As unemployment and business failures have undermined their abilities to meet mortgage payments, hundreds of thousands of Americans have been confronted with the loss of their homes. This crisis has been already of such long duration that it is only natural to eagerly seek out any signs that we are now over the worst – but the critical question is where the balance lies between economic reality and wishful thinking.


The reluctant real estate agents

While banks have traditionally been prime sources of funding for home purchases, rising unemployment and the associated huge increase in foreclosures have brought the banks, albeit unwillingly, into the market as major property sellers.

Contrary to some popular perceptions, banks take no delight in executing foreclosures on the properties of delinquent lenders. The bank would far rather recover their loan instead of taking over your home. The costs of maintaining properties, and paying local taxes, are just a few examples of the hidden costs of retaining homes in the banks’ possession for long periods. For these reasons banks have been happy to cooperate with schemes to avoid foreclosures and to sell off properties as quickly as possible after foreclosures are executed.

Many banks are now advertising on their Internet sites properties they acquired through foreclosures. For example, the Synovus Bank of Columbus, Georgia, currently has a list of 115 properties on offer across the Southeast with prices ranging from $10,000 to $3,500,000. While the number of foreclosures continues to climb, some analysts contend that the pace is slowing down and there are clear indications of some recovery in the housing market.

Holding back the Foreclosure Tsunami

There were almost a third more foreclosures in July 2009 compared with a year earlier with California, Nevada and Arizona topping the economic disaster zone list. Some estimates expect more than a million American homes to be in bank ownership by the end of 2009, compared with just over 100,000 in 2007. Nevertheless, some experts detect signs of a decrease in the pace of foreclosures and this can probably be linked to US government pressures on the banks to arrange loan modifications with defaulting borrowers rather than pursuing the foreclosure option. However, with unemployment still climbing the ability of borrowers to meet even more favorable mortgage terms is limited and so there are real grounds for fearing that government intervention has only succeeded in temporarily holding back the foreclosure tide.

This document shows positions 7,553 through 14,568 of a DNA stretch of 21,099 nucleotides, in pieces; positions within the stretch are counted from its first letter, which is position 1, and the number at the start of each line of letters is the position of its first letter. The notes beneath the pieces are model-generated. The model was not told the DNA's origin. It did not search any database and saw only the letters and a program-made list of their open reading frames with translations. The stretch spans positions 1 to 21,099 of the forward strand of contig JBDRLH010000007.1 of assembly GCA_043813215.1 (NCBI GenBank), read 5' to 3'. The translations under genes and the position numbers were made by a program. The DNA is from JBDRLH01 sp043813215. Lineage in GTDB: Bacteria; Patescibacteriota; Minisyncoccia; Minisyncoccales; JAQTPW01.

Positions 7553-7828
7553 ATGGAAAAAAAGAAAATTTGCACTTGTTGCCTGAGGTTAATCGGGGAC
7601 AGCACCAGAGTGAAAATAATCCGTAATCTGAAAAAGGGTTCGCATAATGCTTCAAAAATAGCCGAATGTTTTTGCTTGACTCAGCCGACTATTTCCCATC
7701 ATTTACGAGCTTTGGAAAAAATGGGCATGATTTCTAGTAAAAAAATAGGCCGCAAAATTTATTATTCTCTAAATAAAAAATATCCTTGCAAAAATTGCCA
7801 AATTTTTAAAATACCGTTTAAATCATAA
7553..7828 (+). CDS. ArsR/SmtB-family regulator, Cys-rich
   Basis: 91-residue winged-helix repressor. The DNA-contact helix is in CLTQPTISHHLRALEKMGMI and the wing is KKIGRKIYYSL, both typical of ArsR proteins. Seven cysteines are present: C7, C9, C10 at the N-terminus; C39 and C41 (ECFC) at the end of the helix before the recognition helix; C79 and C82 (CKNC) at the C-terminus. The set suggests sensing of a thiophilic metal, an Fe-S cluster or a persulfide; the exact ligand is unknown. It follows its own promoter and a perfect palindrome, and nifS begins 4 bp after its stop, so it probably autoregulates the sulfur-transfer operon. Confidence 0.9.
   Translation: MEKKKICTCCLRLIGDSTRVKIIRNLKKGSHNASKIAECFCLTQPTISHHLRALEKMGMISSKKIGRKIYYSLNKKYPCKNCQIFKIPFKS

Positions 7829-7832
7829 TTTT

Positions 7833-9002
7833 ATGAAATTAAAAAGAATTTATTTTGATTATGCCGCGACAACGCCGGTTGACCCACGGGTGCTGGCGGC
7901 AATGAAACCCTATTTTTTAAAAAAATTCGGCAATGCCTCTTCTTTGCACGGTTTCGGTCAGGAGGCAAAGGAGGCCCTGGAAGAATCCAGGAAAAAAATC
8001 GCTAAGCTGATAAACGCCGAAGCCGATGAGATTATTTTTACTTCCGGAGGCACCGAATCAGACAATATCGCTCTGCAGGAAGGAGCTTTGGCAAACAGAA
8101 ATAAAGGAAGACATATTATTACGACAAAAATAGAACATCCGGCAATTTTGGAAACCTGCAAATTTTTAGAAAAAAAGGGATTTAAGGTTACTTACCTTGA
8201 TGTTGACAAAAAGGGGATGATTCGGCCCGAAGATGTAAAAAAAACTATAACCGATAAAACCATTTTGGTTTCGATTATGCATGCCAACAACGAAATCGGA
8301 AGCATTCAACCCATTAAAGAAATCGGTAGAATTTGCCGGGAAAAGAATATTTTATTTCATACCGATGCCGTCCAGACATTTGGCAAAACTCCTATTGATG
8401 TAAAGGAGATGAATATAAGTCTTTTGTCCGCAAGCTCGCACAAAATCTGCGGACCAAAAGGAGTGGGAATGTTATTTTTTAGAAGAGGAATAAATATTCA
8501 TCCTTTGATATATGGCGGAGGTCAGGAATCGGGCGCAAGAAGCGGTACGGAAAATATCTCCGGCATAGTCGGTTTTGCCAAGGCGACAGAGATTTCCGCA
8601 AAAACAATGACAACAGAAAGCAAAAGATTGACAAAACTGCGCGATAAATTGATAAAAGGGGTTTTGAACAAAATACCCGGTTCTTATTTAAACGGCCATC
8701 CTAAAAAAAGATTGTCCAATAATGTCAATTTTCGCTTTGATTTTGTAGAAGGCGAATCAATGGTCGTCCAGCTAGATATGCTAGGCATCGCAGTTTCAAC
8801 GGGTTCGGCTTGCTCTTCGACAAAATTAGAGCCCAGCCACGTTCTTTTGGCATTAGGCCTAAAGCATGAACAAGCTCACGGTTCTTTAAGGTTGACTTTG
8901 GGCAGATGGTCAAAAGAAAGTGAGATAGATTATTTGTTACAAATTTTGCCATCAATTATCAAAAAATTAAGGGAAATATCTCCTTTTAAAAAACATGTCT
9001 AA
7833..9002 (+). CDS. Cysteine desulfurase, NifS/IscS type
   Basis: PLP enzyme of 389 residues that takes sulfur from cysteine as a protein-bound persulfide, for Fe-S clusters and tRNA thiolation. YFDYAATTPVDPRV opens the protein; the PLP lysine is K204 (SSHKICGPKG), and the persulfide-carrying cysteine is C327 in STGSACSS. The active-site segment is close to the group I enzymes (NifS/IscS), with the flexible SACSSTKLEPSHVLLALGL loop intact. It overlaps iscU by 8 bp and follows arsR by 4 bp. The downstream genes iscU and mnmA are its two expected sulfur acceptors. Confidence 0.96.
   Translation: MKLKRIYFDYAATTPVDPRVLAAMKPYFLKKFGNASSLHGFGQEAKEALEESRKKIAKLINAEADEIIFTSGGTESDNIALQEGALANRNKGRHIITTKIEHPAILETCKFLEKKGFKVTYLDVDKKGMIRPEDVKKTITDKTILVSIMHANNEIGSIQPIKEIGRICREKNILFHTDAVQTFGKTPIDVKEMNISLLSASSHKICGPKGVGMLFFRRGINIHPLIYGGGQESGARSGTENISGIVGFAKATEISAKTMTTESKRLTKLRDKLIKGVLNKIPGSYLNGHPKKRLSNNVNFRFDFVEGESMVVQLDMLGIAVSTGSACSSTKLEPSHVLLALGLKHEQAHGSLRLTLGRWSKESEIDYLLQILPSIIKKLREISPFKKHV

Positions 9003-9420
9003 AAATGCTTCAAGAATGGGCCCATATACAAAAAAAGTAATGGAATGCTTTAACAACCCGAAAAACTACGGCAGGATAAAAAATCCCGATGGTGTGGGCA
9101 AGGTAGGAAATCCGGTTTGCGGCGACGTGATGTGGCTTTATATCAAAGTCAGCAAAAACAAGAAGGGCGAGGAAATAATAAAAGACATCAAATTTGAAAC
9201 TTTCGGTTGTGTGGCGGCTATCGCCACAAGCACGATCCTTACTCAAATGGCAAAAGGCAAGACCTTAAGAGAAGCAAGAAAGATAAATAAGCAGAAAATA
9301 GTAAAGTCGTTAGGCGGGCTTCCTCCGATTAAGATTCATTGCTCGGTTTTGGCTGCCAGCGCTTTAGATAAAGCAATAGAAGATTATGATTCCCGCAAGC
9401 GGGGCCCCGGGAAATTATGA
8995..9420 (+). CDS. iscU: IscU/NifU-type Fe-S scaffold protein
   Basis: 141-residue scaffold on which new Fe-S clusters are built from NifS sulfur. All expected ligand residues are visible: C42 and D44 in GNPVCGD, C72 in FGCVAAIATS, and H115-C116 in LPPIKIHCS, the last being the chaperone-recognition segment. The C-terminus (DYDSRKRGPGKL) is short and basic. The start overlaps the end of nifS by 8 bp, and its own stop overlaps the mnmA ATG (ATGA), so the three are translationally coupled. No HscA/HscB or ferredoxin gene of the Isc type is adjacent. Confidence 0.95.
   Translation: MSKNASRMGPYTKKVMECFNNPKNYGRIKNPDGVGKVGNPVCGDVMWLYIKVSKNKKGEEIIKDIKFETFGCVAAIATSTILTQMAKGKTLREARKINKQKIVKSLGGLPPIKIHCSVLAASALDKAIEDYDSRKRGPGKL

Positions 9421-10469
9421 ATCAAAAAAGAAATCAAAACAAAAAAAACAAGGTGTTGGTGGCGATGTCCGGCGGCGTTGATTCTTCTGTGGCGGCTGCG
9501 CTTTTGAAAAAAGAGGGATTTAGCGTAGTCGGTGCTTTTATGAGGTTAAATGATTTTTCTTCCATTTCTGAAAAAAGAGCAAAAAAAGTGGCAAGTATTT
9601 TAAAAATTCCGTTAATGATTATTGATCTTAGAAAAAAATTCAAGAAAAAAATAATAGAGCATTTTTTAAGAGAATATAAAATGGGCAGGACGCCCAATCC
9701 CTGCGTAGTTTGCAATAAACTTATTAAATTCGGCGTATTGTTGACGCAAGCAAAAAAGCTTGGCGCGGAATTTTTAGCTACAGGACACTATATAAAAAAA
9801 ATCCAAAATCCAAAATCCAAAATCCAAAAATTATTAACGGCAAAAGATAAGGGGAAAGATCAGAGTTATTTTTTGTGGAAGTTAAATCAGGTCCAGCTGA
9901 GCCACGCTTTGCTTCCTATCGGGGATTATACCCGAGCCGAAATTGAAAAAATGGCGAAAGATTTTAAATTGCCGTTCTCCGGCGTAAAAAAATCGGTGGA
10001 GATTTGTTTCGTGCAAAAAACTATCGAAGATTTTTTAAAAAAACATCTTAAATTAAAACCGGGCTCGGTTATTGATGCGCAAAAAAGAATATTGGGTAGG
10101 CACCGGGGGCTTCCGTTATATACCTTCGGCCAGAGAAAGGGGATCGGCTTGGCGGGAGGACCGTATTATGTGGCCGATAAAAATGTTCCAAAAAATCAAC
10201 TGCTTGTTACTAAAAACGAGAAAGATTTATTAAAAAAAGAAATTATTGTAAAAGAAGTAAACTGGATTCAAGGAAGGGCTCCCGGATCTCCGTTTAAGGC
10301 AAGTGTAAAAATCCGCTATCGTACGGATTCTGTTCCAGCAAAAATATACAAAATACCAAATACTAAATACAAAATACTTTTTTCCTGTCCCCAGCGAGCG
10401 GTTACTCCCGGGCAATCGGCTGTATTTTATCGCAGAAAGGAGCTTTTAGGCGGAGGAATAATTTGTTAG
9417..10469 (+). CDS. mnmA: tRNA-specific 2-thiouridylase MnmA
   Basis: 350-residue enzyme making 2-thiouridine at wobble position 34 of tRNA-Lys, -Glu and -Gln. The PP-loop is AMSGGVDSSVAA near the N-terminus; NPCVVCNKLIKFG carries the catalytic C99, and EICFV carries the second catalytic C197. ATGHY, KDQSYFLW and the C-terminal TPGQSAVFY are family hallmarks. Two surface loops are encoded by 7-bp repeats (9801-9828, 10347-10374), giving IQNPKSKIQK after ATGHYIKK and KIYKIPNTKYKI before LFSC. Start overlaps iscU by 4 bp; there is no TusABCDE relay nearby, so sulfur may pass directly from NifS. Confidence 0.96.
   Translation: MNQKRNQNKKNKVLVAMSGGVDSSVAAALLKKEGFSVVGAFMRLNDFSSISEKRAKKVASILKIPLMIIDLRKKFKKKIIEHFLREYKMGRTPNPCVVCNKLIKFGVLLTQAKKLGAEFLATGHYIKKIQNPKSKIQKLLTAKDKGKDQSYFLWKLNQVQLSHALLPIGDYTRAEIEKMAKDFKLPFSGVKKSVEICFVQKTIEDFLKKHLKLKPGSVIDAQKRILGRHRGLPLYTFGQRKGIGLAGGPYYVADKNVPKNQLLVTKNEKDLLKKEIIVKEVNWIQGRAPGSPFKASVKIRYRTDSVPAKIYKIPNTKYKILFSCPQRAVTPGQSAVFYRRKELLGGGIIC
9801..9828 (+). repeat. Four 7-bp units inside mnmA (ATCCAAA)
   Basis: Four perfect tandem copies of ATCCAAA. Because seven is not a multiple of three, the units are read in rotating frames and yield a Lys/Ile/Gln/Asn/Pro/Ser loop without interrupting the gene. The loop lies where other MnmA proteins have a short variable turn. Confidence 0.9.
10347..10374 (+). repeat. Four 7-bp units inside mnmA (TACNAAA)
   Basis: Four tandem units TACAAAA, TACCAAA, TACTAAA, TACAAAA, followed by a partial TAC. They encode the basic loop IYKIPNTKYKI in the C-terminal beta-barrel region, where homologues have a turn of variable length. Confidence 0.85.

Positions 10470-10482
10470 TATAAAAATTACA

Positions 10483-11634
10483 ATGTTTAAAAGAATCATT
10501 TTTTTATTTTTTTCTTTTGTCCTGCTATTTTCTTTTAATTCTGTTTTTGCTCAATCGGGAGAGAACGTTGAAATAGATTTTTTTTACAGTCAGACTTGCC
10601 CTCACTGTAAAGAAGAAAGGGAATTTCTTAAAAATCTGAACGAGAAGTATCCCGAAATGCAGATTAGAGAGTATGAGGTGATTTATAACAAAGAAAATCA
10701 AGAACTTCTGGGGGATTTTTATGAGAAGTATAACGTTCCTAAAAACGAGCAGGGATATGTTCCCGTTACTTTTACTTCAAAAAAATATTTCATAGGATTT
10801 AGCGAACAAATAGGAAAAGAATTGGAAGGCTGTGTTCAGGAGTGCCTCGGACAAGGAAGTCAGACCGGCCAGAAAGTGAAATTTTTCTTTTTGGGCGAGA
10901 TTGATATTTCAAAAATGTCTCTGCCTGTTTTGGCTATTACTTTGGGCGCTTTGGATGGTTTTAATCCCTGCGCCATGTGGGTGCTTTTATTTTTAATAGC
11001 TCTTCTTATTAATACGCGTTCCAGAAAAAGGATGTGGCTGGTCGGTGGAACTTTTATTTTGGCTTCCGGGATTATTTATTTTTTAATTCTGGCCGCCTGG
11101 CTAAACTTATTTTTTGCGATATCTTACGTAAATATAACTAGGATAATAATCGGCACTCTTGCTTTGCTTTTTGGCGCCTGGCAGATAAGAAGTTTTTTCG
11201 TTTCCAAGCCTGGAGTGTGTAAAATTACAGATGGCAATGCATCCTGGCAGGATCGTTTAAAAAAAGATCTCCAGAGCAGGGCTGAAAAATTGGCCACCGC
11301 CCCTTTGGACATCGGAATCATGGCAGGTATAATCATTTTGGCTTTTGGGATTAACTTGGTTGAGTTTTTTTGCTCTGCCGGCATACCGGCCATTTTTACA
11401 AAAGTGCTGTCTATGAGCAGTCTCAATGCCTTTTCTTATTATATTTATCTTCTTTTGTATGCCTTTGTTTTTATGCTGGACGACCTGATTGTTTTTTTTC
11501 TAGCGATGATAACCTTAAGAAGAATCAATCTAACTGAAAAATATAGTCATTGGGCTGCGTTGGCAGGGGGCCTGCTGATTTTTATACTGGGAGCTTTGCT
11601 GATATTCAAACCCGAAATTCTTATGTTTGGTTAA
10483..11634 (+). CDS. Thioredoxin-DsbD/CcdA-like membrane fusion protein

Signs of recovery in the housing market

Just as the poetically inclined excitedly awaits the first flower of spring, the victims of the American recession eagerly await the first signs of recovery. Over recent months there have been encouraging indications of an improvement in the housing market. In May the S&P/Case-Shiller index (based on house prices in twenty cities) rose for the first time in almost three years. Sales of existing homes have been increasing throughout the summer months, and there are reports of an increase in orders for home builders, for example, Toll Brothers, the well-known American builder of luxury homes announced that for the first time in four years their number of new orders has exceeded the number of cancellations. The revival is however more focused on the cheaper end of the market with the dramatic fall in home prices triggering a rise in demand. Opinions about the reality and enduring power of this recovery are divided. So long as unemployment continues to climb – and it is expected to exceed 10% in the coming year – expectation of a turn for the better are likely to remain premature.

Looking for a silver lining

Future trends in bank-initiated foreclosures and the broader housing market are integrally linked with the wellbeing of the general economy and in particular the employment market. The variety of forecasts in circulation only serves to indicate the large number of variables that need to be taken into the equation. For example:

  • How many properties stand on the edge of foreclosure? Under government pressure and in consideration of their own commercial interest banks have been holding back on some foreclosures but significant numbers of homes remain tottering on the edge.
  • Are the banks going to release many more foreclosed homes onto the market? Some estimate that there are as many as 600,000 foreclosed homes the banks have not yet put up for sale.
  • The future course of the foreclosure-prevention programs launched by President Obama’s administration and various state governments is another important unknown.
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